Sanctions imposed by three other Gulf states and Egypt slashed Qatar's imports by more than a third in June while exports excluding its vital shipments of liquefied natural gas (LNG) were also disrupted, official data showed on Sunday.
Imports shrank 40.0 percent year-on-year and 37.9 percent from the previous month to 5.87 billion riyals ($1.61 billion), Ministry of Development, Planning and Statistics figures showed.
In May, imports fell just 0.3 percent year on year.
Saudi Arabia, the United Arab Emirates, Bahrain and Egypt cut diplomatic and transport ties with Qatar on June 5, accusing Doha of supporting terrorism, which it denies.
The closure of the Saudi border, over which much of Qatar's imports of food, dairy products and construction materials came, as well as a halt to shipping services from the United Arab Emirates, delayed shipments for some days as Doha arranged other routes through centres such as Oman.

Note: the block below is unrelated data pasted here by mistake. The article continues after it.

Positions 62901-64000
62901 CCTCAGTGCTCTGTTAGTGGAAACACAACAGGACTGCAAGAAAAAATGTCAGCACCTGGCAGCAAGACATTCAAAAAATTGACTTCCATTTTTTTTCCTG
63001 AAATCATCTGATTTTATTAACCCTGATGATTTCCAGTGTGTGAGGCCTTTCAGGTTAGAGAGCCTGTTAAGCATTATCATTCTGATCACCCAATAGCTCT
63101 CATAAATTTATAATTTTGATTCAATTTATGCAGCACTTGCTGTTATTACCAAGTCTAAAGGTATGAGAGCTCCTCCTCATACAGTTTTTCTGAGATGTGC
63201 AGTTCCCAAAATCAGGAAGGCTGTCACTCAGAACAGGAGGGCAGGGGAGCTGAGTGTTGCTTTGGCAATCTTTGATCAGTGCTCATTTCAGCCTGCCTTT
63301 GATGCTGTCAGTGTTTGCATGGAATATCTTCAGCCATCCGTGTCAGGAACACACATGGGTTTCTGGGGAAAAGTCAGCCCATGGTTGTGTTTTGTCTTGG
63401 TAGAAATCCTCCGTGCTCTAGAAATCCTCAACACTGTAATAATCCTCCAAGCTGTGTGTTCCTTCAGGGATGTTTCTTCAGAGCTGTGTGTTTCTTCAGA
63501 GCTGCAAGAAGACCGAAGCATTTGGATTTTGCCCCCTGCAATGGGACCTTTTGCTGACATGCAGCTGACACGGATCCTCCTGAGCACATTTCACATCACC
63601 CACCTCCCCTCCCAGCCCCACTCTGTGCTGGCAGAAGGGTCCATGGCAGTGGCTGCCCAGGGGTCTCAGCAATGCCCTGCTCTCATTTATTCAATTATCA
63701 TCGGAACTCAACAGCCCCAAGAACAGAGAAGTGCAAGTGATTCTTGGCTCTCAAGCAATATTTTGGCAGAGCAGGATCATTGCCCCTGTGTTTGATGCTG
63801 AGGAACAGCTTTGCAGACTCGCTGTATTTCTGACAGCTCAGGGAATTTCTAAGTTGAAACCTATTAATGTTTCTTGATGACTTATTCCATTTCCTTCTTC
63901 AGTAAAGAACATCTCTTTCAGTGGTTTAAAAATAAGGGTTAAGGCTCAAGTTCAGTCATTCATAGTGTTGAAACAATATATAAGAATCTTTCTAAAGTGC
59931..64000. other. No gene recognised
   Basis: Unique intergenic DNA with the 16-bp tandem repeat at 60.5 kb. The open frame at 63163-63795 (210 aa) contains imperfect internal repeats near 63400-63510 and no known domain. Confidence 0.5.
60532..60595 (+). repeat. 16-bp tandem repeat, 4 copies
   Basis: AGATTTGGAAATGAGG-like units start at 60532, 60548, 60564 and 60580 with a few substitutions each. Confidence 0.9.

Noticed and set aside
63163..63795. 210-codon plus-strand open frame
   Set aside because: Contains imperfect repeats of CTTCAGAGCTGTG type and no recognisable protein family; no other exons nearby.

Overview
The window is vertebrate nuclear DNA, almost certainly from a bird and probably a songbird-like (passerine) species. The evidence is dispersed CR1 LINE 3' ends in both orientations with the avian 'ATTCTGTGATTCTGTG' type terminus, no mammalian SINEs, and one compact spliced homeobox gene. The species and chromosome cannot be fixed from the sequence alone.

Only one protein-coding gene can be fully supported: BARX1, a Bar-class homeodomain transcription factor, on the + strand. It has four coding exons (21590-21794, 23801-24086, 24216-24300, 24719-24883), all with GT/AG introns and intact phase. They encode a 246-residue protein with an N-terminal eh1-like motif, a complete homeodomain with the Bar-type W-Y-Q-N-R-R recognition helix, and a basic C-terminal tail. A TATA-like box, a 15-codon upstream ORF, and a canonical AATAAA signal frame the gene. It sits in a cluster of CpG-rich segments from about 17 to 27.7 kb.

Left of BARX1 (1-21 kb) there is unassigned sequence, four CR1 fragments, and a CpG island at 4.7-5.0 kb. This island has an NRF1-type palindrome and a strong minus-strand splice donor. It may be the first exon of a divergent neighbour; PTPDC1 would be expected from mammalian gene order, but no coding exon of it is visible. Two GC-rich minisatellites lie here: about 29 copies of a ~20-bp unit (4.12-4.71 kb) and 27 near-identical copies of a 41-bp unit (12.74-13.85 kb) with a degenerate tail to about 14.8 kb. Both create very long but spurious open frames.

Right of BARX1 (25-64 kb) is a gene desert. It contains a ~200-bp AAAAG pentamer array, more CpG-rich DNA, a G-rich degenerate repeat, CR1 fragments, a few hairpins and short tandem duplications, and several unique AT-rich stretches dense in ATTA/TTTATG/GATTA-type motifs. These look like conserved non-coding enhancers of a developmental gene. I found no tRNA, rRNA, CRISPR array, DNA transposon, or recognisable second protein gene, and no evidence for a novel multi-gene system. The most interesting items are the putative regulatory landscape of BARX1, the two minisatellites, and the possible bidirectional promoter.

Now that alternate shipping routes and suppliers have been arranged, analysts believe Qatar can function fairly well even if the sanctions continue, and still expect it to be one of the Gulf's best-performing economies this year.
The ministry's figures suggested Qatar's exports of LNG - the key to its financial health - were not hurt in June.
June exports of petroleum gases and other gaseous hydrocarbons climbed 15.8 percent from a year earlier to 11.88 billion riyals. They rose 21.6 percent in May.
However, exports of petroleum oils including crude oil fell 22.4 percent after rising 8.3 percent in May. Non-petroleum exports fell 15.1 percent.
Among exports hit by the sanctions were helium, which used to be shipped overland across the Saudi border.
Qatar is one of the world's top producers of the gas. Officials say alternative ways to export helium have now been found.
Qatar's June trade surplus jumped to 12.51 billion riyals, up 63.6 percent from a year earlier and up 15.3 percent from May, the data showed.